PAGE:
Hanover School Committee member; former education and public sector attorney; parent of three school-aged children
Public schools in Massachusetts have long had a one-week school vacation scheduled the third week in February, coinciding with the President’s Day holiday. This mid-winter vacation follows the approximately 12-day winter holiday break and the long Martin Luther King, Jr. weekend in January.
While February break is a New England tradition, some school districts have been critically examining whether it makes sense to continue it. For instance, many school districts in Rhode Island in recent years switched to an abbreviated vacation week, though due to COVID-19 the state this year mandated all districts provide a full week.
There are clear benefits to eliminating February vacation. Between Thanksgiving and March, learning is not only disrupted by holidays and vacation schedules, but also by inclement weather and illness.
In a typical winter month, students are in school slightly more than half the month. After accounting for days missed for inclement weather or illness, many children do not spend even half of the colder months in the classroom. This disjointed and unpredictable learning makes consistency in instruction difficult. It also gives students less face-to-face instruction time, and provides less opportunity for children on learning plans to receive in-school instructional services.
Moreover, eliminating the February break would also afford the opportunity for students to finish school earlier in June. Depending on when the school year starts and the number of canceled school days, students are often required to attend school into late June, when the weather is sunny and hot and classrooms — particularly in old school buildings — can be stifling. It is difficult to imagine teaching in those uncomfortably hot classrooms, or to be a student trying to focus on a lesson when your body is overheating. Eliminating February break would allow students to get out of school earlier and more fully enjoy the beautiful, but brief, New England summer.
While some may argue that children need a mid-winter break from school, the benefits of dropping this vacation — including enhancing the continuity of instruction and giving students and teachers a greater chance to relax during the warmer months — far outweigh any downsides. It’s time we made this common-sense change to the school calendar.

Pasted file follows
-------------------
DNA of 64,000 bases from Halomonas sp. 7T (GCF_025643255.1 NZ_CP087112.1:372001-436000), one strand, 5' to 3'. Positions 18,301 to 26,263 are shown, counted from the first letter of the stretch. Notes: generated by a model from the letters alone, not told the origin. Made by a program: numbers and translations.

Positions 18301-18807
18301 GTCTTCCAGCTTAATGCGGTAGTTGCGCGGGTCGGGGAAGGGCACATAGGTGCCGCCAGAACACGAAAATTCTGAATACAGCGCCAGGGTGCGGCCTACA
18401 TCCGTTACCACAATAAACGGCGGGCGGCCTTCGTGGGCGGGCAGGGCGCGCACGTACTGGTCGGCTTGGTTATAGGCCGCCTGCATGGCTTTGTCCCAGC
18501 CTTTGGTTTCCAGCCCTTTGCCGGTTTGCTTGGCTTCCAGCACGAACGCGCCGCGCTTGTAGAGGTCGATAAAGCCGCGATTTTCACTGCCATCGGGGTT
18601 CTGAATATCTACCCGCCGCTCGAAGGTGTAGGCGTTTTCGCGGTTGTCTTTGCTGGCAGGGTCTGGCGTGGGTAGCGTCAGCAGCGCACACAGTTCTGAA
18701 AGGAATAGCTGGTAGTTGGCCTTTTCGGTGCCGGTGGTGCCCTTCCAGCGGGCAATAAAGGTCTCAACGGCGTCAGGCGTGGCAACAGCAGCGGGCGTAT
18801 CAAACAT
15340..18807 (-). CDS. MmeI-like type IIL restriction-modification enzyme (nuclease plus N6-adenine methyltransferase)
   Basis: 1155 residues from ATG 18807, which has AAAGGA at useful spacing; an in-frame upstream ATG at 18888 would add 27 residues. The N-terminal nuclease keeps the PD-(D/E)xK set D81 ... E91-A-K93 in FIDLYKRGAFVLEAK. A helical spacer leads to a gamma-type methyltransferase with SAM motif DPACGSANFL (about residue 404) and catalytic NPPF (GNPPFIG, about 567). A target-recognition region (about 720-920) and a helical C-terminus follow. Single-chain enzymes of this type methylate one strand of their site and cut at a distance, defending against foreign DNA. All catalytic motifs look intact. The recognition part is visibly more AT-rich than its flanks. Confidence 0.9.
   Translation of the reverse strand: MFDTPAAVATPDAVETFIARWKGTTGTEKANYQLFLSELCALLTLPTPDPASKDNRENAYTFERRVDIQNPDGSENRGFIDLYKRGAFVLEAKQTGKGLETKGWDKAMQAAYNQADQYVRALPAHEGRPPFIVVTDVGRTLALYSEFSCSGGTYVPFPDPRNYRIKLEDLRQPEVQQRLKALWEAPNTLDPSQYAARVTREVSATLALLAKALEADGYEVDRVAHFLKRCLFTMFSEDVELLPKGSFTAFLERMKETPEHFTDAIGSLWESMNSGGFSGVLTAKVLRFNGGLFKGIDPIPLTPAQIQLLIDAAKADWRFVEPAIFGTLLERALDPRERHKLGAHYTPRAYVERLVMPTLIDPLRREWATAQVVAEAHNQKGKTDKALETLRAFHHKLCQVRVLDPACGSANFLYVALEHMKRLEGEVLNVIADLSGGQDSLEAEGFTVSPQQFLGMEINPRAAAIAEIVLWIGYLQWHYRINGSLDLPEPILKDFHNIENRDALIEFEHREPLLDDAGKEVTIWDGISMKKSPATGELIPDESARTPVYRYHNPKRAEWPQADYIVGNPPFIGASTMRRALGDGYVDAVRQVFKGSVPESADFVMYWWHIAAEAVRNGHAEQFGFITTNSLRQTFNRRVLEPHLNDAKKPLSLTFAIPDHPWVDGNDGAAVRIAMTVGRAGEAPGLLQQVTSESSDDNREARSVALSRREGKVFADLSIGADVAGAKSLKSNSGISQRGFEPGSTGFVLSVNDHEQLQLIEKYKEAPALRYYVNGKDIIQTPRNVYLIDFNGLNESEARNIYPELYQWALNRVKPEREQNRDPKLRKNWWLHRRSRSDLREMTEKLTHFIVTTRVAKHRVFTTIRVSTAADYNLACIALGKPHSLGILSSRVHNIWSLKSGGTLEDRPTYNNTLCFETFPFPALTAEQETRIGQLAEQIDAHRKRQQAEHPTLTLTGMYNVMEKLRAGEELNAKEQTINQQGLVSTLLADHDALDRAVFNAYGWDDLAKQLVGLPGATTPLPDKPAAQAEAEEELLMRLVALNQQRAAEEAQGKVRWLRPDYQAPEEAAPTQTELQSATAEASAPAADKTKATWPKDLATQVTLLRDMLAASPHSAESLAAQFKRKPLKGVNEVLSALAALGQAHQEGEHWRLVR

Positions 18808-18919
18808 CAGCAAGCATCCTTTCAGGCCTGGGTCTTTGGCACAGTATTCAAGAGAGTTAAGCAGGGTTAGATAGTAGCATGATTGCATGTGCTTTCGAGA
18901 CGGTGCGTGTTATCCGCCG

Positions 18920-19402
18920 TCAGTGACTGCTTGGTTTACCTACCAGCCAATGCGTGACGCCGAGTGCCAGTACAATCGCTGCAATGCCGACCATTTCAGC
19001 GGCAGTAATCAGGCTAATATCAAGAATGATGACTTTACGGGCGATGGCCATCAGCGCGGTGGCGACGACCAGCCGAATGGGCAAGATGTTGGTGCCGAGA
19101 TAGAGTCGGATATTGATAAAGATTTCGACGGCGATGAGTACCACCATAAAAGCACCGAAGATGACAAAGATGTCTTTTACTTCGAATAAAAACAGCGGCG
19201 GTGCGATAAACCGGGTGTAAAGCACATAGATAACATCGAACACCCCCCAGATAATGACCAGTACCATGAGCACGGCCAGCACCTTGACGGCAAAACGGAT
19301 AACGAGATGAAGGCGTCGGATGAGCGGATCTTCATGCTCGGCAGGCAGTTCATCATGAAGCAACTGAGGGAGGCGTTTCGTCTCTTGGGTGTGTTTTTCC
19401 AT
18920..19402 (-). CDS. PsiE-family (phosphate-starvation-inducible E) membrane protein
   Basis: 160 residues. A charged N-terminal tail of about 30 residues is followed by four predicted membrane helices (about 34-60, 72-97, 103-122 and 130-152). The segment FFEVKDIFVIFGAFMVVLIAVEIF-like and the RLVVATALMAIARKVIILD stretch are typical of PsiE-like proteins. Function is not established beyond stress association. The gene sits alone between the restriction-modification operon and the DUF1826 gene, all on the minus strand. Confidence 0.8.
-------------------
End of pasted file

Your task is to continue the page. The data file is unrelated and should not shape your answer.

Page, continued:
Salem resident; public school parent; school teacher
As the mother of two children in the Salem public schools, I do not think my district or others should eliminate February vacation.
Periodic breaks in the school year are beneficial for both teachers and students. It’s nice to be able to step away and regroup, mentally and physically, from school. Everyone can take some much-needed time to relax. And when you are out of school, germs that build up in groups of kids have a chance to dissipate.
I realize that my opinion comes from a place of privilege, in that I don’t depend on school for child care for my children while I work. I have family and a flexible schedule so the week does not bring much inconvenience to me. I also don’t worry about learning loss, or continuity of school services — food, counseling, stability — which I know is not the case for many. Yet I believe that with proper supports — for example having districts sponsor vacation week child care or camp — we can maintain a winter break that works for all families.
I know there are some who argue that eliminating February break — or as is sometimes discussed, dropping both winter and spring vacations and replacing them with a March vacation — would have the advantage of ending school sooner. But speaking as a parent, I believe there are quality-of-life benefits to keeping the current mid-winter vacation as it is. I like having a little extra time with my children, taking a break from the rush and bustle of the school routine for a bit, and, heaven forbid, even getting away to visit grandparents or go on an adventure. In my family, February vacation is a time to sleep in a little, go to a museum, head outside, and recharge. And I think it also gives teachers needed time to rest and enjoy their own families.
Although it is close to December vacation, the February and April vacations seem like good intervals for a break. Extending summer vacation would be nice, but it should not come at the expense of offering children and teachers a chance to take a needed breather at other times of the year.
As told to Globe correspondent John Laidler. To suggest a topic, please contact firstname.lastname@example.org.
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